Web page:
In the first quarter of 2018, the Company adopted ASU No. 2016-18, Statement of Cash Flows: Restricted Cash, a consensus of the Financial Accounting Standards Board (“FASB”) Emerging Issues Task Force. Under the standard, restricted cash and restricted cash equivalent amounts are presented within cash and cash equivalents when reconciling the total beginning and ending amounts shown on the statement of cash flows. When cash, cash equivalents, restricted cash and restricted cash equivalents are presented in more than one line item on the balance sheet, a reconciliation of the totals in the statement of cash flows to the related captions in the balance sheet is required. The adoption of this standard did not have a material impact to the statement of cash flow for the years ended December 31, 2018, 2017 and 2016, as the Company did not hold any restricted cash as of December 31, 2018, 2017 and 2016.
In the first quarter of 2018, the Company adopted ASU No. 2017-09, Compensation - Stock Compensation - Scope of Modification Accounting. The standard provides clarification on when modification accounting should be used for changes to the terms or conditions of a share-based payment award. This standard does not change the accounting for modifications but clarifies that modification accounting guidance should only be applied if there is a change to the value, vesting conditions, or award classification and would not be required if the changes are considered non-substantive. The standard is effective for annual periods beginning after December 15, 2017, and interim periods within those annual periods. The guidance was adopted on a prospective basis in the first quarter of 2018 and did not have any impact upon adoption.
In the first quarter of 2018, the Company adopted ASU No. 2018-02, Income Statement - Reporting Comprehensive Income. The standard allows a reclassification from accumulated other comprehensive income to retained earnings for stranded tax effects resulting from the Tax Cuts and Jobs Act of 2017 (the “Tax Reform Act”). The standard is effective for fiscal years beginning after December 15, 2018, including interim periods within those fiscal years. Early adoption is permitted for any interim and annual financial statements that have not yet been issued. The Company elected to early adopt this standard on a prospective basis in the first quarter of 2018 and reclassify the stranded tax effects resulting from the Tax Reform Act from accumulated other comprehensive income to retained earnings. There were no additional income tax effects resulting from the Tax Reform Act reclassified from accumulated comprehensive income to retained earnings. The adoption of this standard did not have a material impact on the Company’s financial position.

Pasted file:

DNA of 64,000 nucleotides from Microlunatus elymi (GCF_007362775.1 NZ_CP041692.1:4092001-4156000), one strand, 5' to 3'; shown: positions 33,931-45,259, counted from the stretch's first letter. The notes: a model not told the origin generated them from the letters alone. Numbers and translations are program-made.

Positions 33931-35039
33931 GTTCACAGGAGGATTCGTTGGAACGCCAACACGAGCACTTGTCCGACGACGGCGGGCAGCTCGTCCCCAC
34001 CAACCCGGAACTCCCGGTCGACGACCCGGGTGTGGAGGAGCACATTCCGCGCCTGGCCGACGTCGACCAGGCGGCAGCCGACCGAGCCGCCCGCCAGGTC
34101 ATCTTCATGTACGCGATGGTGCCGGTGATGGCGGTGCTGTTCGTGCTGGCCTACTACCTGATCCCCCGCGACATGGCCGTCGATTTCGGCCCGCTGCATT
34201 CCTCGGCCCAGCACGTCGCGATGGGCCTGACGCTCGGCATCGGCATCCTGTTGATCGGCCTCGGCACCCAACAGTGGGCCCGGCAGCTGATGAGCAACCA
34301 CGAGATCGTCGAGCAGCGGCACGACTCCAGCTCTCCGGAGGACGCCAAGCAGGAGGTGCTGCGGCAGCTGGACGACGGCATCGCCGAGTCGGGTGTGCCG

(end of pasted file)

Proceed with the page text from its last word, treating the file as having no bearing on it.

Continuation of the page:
In the first quarter of 2018, the Company adopted ASU No. 2018-05, Income Taxes (“Topic 740”): Amendments to SEC Paragraphs Pursuant to SEC Staff Accounting Bulletin No. 118, which included amendments to expand income tax accounting and disclosure guidance pursuant to SEC Staff Accounting Bulletin No. 118 (“SAB 118”) issued by the SEC in December 2017. SAB 118 provides guidance on accounting for the income tax effects of the Tax Reform Act. Refer to Note “12. Income Taxes” for more information and disclosures related to this amended guidance.
In the third quarter of 2018, the Company adopted ASU No. 2018-07, Compensation – Stock Compensation (“Topic 718”): Improvements to Nonemployee Share-Based Payment Accounting, which simplifies the accounting and reporting for share-based payments granted to nonemployees for goods and services. Under the new guidance, payments to nonemployees would be more closely aligned with the requirements for share-based payments granted to employees. The standard is effective for annual periods beginning after December 15, 2018, and interim periods within those annual periods. Early adoption is permitted, but no earlier than the Company's adoption date of ASC 606. The Company adopted the standard on a prospective basis in the third quarter of 2018 and the adoption did not have a material impact on the Company’s financial statements.
Recently Issued Accounting Standards